OneWeb and SpaceX, two private companies that send satellites to space, have nearly crashed against each other. Surprisingly, OneWeb blames SpaceX for the incident.
On Saturday, April 10, the Business Insider reported tons of SpaceX and OneWeb satellites dangerously experienced close-interaction with each other. OneWeb’s newly-launched satellites nearly crashed against SpaceX’s with only 190 feet apart. The Verge said in its report that the US Space Force 18th Space Control Squadron sent ‘red alerts’ on both companies due to the near impact. Luckily, there were no damages on the said incident, but who’s party to blame on this?
OneWeb vs. SpaceX
SpaceX is the most famous private space company, currently led by the second richest man in the world, Elon Musk. Aside from shipping humans to the International Space Station using their top-notched rockets, this company has also lead the world into launching internet satellites into space, in order to be used by humans.
OneWeb company is also on the same page with SpaceX. Just like Elon’s company, OneWeb has also launched numerous satellites to space, in order to start their orbiting. Recently, OneWeb blasted a new batch of 36 satellites.
Though this number didn’t even get close enough to what SpaceX have had already launched in space, it still has the capability to collide with SpaceX’s satellites. And that is what nearly happened last week.
OneWeb said that their satellites have tip-toed in order to pass by within the SpaceX’s satellites. Luckily, the former company dodged the latter satellites in order for them to get to their targeted orbit. Unfortunately, OneWeb seems to have an explanation with what happened.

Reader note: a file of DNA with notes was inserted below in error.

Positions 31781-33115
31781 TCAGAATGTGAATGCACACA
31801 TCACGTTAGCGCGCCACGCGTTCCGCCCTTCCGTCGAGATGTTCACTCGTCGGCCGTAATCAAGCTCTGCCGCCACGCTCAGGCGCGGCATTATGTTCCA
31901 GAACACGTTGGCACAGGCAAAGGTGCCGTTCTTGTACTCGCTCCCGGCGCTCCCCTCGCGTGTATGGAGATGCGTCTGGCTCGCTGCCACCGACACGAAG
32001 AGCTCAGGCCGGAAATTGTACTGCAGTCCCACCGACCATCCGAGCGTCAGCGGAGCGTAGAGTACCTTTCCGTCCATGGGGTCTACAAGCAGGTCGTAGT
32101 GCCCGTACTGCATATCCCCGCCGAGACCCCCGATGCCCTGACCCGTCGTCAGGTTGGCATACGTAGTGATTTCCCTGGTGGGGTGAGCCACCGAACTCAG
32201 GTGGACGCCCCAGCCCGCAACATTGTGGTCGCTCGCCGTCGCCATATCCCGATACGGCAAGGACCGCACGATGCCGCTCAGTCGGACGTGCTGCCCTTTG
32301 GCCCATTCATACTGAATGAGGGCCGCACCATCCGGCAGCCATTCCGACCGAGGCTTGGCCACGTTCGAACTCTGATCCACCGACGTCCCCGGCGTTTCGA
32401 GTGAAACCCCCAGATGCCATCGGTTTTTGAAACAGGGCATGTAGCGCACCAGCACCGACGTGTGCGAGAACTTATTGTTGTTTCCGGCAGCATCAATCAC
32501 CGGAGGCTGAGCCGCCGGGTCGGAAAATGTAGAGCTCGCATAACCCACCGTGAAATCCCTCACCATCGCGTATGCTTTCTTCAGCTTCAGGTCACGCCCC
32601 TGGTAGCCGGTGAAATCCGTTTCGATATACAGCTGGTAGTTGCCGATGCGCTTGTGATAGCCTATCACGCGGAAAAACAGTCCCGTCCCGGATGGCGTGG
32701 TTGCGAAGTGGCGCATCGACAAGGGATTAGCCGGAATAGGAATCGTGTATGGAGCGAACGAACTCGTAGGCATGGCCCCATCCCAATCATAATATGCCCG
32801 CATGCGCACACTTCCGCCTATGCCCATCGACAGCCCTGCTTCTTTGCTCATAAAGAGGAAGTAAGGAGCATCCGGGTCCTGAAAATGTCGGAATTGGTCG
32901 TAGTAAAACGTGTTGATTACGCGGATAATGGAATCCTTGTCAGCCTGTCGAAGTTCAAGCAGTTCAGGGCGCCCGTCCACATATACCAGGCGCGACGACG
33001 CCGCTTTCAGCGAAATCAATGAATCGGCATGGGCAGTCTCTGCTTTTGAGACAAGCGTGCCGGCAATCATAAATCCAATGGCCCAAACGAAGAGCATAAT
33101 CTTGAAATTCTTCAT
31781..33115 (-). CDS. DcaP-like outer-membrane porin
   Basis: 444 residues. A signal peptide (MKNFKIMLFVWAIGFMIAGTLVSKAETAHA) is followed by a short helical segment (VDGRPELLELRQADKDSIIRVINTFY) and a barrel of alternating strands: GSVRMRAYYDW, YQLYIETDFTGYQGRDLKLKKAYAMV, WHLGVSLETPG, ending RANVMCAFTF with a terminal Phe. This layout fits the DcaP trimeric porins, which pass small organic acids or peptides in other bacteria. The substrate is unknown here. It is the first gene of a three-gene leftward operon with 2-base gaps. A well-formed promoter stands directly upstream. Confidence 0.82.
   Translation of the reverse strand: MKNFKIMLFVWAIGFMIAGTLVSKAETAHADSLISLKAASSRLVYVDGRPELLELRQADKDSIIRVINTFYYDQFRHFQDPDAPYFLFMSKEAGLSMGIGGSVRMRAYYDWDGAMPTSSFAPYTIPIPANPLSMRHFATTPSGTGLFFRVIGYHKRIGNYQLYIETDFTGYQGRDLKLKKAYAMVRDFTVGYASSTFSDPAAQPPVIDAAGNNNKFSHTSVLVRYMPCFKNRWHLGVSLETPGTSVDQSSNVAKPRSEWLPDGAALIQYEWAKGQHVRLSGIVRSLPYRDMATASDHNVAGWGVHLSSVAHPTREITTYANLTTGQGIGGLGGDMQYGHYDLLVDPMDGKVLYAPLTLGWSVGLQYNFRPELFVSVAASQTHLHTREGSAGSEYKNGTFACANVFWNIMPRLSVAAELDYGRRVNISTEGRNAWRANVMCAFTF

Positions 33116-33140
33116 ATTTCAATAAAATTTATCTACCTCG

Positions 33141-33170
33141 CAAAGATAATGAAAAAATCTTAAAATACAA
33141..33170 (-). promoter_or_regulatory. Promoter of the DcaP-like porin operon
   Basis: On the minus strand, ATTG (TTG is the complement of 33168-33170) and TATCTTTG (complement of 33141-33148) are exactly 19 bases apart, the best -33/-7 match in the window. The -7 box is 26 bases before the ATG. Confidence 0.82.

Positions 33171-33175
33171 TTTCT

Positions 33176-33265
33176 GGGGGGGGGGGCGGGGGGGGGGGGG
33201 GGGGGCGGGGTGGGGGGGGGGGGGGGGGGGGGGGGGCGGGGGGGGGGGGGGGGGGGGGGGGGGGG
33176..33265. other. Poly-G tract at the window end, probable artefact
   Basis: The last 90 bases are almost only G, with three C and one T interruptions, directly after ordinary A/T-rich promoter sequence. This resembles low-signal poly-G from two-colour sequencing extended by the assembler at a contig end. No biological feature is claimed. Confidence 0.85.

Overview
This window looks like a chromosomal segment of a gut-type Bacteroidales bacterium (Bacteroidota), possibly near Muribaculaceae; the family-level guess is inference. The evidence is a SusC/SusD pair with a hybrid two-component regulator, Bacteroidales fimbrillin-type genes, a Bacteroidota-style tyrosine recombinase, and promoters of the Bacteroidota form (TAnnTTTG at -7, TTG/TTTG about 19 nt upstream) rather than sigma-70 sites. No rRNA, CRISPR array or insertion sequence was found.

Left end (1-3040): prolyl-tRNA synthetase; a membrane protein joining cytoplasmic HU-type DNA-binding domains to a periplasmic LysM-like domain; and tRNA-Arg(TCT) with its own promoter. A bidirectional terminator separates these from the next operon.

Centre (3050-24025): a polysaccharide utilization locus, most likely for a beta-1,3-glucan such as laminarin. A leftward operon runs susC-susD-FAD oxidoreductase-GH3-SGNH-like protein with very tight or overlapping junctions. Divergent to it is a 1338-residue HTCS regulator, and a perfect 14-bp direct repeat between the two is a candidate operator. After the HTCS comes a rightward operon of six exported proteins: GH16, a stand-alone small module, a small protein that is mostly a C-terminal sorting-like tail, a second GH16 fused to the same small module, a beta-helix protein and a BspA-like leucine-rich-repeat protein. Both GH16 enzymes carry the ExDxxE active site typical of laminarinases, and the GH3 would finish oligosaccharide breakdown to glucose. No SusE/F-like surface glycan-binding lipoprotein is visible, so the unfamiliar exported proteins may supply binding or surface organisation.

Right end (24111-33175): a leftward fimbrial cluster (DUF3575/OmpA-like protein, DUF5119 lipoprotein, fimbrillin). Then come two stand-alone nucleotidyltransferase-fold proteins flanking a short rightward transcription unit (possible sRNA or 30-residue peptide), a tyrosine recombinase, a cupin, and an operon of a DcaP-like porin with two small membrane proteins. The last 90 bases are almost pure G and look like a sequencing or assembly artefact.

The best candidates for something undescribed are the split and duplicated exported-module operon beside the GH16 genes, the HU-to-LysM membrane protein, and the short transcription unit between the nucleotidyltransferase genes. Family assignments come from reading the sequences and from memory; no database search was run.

OneWeb blames SpaceX
OneWeb’s satellites operate at an orbit roughly 550 km higher than SpaceX’s Starlink. This means, the possibility of them hitting against each other in space can really happen. Fortunately, the Starlink company has an automated AI-powered collision-avoidance system, in order to stop this from happening.
However, to OneWeb’s surprise, SpaceX suddenly disabled this feature. As explained by the latter company, this was only done to give their rival company an opportunity to drive its satellites out of the way. This stirred controversy against SpaceX.
“Coordination is the issue. It is not sufficient to say ‘I’ve got an automated system,’ because the other guy may not have, and won’t understand what yours is trying to do,” according to Chris McLaughlin, chief of government, regulation, and engagement at OneWeb.
“This event was a good example of how satellite operators can be responsible given the constraints of global best practices,” says Diana McKissock, the head of the Space Force 18th Space Control Squadron’s data sharing and spaceflight safety wing. “They shared their data with each other, they got in contact with each other, and I think in absence of any global regulation, that’s… the art of the possible.”
SpaceX, as of now, did not comment on any issues pertaining to the possible collision. They also didn’t release any further explanations on the reason behind the sudden disabling of the collision-avoidance system.
Which party do you think should be blamed on this?